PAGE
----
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Terri Hooley may not be a household name, but to a music fan and punk lover in 1970s Belfast, he is a local treasure. Now, in his biopic ‘Good Vibrations’, named after the record store and label he owned in the city, the story can be told of how he gave punk a voice in a place city at a very troubled time.
Starring Richard Dormer andÂ Jodie Whittaker, ‘Good Vibrations’ charts the journey of Terri (Dormer) from rock-bottom pub DJ to store owner and independent record producer. The Belfast Film Festival website lists the following synopsis, “Terri Hooley is a radical, rebel and music-lover in 1970s Belfast when the bloody conflict known as the Troubles shuts down his city. As all his friends take sides and take up arms, Terri opens a record shop on the most bombed half-mile in Europe and calls it Good Vibrations. Through it he discovers a compelling voice of resistance in the cityâ€™s nascent underground punk scene. Galvanising the young musicians into action, he becomes the unlikely leader of a motley band of kids and punks who join him in his mission to create a new community, an alternative Ulster, to bring his city back to life.”
He discovers one band, The Undertones, whose song ‘Teenage Kicks’ has gone on to become a punk anthem and covered by dozens of artists in the 34 years since its release. Yet, for the most part ‘Good Vibrations’ tells the story of a man who never achieves long-lasting success because he is led by sentiment and passion rather than any clear-headed business sense.
As a result, the film shows Terri’s marriage suffering, his finances waning, his drinking increasing and his focus wandering to the point where he is the victim of a brutal physical assault in his own store.Â Still, Terri’s resolve inevitably returns no matter how many times he gets knocked down, and it is this which drives the film through a somewhat meandering plot and ultimately unconventional conclusion. Terri’s optimism and idealism make him an incredibly endearing figure, due in large part to the sincerity and wholeheartedness with which Dormer brings to the role.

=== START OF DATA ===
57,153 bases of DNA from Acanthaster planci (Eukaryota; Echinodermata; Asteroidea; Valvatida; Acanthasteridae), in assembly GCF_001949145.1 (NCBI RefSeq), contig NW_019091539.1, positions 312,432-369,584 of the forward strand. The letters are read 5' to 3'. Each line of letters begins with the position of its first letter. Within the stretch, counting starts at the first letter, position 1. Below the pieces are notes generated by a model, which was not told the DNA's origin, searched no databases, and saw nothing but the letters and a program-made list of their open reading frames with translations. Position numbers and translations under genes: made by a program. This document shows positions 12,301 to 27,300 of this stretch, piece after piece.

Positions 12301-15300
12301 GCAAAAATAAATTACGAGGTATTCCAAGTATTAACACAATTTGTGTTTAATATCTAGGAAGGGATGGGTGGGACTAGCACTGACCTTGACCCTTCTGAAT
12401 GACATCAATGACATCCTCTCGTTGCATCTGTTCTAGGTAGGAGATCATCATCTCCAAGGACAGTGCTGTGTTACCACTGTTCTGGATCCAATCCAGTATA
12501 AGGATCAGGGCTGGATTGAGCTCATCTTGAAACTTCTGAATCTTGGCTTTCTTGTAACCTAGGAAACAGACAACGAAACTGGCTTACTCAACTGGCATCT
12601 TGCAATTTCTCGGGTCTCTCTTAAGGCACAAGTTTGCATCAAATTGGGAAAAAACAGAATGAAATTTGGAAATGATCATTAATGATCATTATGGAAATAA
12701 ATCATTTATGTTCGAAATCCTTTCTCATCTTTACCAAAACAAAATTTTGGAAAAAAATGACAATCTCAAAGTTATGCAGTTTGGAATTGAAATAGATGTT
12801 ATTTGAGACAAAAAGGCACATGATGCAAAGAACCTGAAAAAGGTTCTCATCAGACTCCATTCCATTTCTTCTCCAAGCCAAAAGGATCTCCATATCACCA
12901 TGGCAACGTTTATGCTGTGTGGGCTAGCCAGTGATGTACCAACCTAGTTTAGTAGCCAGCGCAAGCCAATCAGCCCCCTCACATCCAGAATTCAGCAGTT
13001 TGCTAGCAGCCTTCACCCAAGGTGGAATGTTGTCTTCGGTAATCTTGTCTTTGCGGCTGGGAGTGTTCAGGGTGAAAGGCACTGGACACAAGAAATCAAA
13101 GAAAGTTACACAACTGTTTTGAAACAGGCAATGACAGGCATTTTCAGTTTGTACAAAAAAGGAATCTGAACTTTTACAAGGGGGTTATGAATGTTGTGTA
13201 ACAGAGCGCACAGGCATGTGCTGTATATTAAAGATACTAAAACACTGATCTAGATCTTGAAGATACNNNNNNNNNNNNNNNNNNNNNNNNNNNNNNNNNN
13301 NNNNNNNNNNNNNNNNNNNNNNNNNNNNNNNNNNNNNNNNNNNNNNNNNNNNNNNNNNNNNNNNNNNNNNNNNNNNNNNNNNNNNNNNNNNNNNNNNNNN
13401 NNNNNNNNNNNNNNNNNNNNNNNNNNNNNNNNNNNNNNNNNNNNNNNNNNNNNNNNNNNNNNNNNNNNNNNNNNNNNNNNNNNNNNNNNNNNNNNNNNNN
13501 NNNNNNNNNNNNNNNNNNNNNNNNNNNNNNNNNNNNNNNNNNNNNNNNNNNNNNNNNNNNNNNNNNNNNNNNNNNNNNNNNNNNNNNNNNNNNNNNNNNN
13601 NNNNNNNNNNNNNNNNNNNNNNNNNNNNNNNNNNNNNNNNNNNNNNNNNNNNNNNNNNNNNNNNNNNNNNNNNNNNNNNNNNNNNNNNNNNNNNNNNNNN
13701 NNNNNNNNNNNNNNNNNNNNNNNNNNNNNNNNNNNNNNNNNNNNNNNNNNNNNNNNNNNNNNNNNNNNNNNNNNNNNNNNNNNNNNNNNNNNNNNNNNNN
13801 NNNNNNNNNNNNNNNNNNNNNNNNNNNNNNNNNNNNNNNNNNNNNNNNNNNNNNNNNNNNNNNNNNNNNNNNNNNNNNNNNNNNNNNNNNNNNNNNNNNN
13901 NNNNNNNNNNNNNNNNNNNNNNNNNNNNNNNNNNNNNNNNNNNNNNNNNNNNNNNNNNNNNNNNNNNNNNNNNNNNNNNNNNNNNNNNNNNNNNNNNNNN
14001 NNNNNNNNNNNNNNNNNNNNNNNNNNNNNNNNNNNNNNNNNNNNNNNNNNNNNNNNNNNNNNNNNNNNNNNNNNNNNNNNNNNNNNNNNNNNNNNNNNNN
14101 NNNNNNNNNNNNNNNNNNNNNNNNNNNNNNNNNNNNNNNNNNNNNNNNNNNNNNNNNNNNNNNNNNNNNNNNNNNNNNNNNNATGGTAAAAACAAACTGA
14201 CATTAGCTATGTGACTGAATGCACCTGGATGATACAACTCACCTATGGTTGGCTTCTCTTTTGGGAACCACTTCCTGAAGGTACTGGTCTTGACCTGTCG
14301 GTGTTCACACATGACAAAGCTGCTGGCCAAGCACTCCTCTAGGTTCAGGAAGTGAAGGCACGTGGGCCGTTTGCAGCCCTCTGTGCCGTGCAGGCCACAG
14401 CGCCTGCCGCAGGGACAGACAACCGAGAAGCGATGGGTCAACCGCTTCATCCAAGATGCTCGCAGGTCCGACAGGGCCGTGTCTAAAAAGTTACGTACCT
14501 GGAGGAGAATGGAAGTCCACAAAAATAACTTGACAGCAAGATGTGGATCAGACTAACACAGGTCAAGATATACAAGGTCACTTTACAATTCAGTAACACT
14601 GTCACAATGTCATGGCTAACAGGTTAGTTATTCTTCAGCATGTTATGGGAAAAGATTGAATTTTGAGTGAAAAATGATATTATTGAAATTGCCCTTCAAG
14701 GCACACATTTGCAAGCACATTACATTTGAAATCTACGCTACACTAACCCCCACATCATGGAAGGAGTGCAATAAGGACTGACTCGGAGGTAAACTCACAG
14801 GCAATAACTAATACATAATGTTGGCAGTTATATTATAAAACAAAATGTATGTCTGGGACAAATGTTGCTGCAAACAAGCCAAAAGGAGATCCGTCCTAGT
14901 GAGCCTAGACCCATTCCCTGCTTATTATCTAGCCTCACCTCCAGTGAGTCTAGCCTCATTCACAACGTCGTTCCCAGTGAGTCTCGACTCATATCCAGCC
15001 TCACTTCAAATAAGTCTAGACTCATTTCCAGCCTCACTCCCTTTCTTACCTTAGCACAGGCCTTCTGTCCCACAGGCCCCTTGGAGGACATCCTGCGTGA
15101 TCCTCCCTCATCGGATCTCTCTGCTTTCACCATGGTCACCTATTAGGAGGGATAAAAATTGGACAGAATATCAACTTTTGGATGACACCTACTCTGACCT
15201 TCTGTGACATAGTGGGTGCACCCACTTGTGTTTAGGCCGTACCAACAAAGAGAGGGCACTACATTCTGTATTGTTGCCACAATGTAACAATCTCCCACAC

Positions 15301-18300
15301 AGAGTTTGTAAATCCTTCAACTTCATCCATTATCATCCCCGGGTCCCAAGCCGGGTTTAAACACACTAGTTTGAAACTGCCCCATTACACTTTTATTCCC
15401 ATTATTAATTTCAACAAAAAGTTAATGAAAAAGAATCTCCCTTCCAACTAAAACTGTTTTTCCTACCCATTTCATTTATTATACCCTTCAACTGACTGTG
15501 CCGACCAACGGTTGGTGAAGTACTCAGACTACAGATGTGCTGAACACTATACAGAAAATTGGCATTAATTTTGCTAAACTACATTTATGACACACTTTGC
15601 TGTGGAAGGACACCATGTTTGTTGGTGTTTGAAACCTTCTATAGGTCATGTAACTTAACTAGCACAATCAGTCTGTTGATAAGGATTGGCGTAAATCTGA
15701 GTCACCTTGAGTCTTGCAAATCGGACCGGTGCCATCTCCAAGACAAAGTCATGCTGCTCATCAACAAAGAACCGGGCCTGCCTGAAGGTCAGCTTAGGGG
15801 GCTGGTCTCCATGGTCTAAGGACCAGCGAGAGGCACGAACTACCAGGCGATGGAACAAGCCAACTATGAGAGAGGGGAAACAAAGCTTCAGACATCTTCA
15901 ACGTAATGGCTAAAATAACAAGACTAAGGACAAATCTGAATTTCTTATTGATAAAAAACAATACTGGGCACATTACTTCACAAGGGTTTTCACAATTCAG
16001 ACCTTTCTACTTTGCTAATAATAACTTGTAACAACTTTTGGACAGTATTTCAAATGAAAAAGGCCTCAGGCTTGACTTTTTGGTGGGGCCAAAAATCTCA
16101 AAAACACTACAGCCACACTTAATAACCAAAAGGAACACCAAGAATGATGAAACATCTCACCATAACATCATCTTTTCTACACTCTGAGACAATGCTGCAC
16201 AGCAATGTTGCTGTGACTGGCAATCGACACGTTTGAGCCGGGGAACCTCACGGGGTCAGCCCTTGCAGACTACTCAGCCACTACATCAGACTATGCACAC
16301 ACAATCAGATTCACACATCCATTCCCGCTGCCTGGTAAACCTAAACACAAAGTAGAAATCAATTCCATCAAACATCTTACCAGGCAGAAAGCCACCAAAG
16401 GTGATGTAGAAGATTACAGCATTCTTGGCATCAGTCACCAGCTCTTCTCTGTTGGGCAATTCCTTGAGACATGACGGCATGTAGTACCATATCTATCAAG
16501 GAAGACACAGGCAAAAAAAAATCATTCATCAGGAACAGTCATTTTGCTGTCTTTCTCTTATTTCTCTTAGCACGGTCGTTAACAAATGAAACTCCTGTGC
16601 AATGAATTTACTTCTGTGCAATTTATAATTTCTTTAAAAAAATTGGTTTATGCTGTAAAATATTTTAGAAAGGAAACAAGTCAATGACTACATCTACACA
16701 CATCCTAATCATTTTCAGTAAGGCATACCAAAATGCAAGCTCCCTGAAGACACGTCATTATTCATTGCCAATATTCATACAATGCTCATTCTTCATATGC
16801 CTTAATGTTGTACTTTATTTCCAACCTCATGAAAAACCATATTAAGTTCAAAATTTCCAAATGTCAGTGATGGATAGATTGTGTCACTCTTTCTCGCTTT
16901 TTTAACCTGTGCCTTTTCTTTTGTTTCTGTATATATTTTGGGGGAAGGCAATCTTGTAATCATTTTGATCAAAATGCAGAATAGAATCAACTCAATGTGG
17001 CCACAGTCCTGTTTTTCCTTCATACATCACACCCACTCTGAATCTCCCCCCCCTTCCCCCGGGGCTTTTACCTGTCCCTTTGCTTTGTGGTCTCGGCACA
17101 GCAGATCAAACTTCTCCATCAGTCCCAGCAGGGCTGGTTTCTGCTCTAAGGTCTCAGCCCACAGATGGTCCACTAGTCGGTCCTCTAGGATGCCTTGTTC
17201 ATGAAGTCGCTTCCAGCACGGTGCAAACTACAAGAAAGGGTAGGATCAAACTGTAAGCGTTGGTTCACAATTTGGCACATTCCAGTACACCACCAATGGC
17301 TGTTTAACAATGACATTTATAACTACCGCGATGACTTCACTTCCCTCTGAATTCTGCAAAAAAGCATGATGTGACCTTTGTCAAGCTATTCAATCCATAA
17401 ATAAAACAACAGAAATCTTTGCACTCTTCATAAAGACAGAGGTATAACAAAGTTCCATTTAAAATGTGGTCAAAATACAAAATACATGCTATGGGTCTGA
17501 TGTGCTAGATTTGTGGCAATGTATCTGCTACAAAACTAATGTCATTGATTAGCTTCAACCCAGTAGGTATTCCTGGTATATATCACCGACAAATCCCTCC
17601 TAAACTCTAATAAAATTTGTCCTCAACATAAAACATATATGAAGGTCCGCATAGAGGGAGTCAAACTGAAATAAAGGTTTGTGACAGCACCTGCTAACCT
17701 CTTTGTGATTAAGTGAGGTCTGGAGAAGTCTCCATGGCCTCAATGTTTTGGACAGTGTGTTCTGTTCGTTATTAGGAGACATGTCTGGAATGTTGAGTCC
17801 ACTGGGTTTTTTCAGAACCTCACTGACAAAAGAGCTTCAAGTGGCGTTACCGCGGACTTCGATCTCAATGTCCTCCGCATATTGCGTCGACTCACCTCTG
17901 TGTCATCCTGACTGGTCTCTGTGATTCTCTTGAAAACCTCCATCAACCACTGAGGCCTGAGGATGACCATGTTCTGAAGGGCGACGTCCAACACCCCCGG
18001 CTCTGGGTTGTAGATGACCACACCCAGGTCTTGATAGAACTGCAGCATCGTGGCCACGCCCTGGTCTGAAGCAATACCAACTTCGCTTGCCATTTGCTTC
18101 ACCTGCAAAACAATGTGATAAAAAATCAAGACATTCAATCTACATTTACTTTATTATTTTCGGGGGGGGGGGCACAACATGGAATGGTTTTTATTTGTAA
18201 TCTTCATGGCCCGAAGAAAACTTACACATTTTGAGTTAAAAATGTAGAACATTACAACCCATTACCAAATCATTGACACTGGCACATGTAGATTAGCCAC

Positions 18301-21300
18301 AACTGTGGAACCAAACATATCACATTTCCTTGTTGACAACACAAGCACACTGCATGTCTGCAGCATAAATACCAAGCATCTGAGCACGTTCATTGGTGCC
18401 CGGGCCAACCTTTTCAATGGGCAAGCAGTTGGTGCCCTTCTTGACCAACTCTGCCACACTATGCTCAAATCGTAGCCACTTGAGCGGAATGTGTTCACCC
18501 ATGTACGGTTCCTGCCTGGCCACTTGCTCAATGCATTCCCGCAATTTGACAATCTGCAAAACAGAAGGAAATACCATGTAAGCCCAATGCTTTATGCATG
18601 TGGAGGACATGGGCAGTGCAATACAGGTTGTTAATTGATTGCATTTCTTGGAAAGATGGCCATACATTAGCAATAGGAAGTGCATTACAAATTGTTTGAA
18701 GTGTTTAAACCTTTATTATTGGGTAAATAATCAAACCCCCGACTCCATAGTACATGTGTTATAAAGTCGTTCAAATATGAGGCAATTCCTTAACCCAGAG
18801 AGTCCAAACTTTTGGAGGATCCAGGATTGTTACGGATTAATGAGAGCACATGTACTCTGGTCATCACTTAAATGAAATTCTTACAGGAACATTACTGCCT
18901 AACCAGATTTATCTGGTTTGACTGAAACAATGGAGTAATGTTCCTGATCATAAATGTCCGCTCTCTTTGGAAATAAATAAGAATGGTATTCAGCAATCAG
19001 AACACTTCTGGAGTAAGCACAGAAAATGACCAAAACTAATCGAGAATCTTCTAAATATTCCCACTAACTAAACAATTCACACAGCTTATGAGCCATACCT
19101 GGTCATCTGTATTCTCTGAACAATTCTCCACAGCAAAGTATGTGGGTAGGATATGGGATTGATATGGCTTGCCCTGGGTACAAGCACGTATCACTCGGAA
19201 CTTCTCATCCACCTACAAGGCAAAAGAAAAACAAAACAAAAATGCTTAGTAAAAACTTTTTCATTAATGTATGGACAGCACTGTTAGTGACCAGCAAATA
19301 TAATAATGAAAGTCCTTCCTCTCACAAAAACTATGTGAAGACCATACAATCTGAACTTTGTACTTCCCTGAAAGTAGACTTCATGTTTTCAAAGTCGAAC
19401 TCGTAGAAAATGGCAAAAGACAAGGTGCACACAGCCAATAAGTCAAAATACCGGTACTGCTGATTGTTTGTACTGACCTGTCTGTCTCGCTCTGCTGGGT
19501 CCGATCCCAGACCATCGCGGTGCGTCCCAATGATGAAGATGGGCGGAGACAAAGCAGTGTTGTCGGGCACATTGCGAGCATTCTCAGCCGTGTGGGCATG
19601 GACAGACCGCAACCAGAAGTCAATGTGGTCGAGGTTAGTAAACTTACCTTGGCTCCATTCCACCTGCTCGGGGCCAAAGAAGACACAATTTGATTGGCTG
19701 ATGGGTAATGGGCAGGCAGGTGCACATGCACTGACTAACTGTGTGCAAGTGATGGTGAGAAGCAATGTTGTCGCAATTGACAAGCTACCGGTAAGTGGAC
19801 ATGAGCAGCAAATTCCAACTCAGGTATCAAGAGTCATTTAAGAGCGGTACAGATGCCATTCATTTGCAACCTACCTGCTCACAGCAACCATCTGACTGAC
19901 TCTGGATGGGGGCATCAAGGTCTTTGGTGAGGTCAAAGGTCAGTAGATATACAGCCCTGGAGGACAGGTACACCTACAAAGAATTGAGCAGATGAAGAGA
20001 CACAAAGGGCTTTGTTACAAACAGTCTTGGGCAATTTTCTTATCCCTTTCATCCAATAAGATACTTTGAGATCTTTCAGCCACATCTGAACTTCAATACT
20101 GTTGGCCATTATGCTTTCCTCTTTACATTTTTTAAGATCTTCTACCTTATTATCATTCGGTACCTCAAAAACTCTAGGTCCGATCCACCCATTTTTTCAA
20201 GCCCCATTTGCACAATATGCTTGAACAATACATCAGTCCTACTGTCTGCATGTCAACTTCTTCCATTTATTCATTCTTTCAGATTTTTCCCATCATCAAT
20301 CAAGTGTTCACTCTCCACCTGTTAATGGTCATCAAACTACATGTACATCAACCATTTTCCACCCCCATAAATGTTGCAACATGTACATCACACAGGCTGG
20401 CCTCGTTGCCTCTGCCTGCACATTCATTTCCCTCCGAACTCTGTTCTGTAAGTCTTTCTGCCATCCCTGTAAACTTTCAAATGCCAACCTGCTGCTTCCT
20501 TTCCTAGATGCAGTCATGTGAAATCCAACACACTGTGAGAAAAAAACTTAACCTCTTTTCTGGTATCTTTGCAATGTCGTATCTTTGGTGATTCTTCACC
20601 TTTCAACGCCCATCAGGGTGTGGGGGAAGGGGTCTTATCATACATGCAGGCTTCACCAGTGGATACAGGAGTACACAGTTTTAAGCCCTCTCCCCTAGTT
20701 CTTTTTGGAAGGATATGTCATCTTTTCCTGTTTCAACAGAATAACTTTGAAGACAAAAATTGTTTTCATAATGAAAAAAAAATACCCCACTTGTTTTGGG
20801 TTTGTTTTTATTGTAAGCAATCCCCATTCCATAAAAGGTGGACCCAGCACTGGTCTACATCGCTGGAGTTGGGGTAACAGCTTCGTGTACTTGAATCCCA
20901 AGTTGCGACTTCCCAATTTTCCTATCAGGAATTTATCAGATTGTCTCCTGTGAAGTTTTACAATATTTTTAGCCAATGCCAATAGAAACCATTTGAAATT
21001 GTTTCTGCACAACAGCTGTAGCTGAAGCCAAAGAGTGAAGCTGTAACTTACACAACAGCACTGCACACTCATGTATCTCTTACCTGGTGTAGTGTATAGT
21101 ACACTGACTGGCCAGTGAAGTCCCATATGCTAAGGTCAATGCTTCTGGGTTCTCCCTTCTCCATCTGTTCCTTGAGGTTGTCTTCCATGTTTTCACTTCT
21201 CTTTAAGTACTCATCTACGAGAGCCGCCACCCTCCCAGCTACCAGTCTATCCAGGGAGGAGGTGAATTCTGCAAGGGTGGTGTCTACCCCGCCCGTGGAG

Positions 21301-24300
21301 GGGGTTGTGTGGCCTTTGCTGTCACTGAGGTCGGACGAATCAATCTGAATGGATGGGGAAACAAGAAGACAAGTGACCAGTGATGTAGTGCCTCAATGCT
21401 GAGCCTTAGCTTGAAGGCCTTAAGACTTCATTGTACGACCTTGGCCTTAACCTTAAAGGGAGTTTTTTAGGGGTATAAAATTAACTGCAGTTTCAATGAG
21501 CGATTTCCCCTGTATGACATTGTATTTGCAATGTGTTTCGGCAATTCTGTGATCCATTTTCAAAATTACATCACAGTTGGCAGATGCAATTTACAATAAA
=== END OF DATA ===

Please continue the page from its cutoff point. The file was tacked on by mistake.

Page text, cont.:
‘Good Vibrations’ launched the 2012 Belfast Film Festival, and it was clear from some audience feedback that it was a refreshing change to see a big-screen representation of Northern Ireland which did not exclusively detail the Troubles. Rather, this film operates on the level of almost any biopic, where the historical and political context remains mainly on the fringe while the personal trumps and failures elevate the narrative beyond any single cultural consciousness. Audience member Eamonn Knocker told Toonari Post, “I liked the fact that it was a part of Belfast history, that it was funny and sad, and that it’s a change [from films about The Troubles]“.
With the festival being bookended by ‘Whole Lotta Sole’, already previewed by Toonari Post, the message is loud and clear that Northern Ireland is acknowledging its past difficulties while still finding ways to move forward and explore new characters and untold stories.
ImageÂ CourtesyÂ of Â Terri Hooley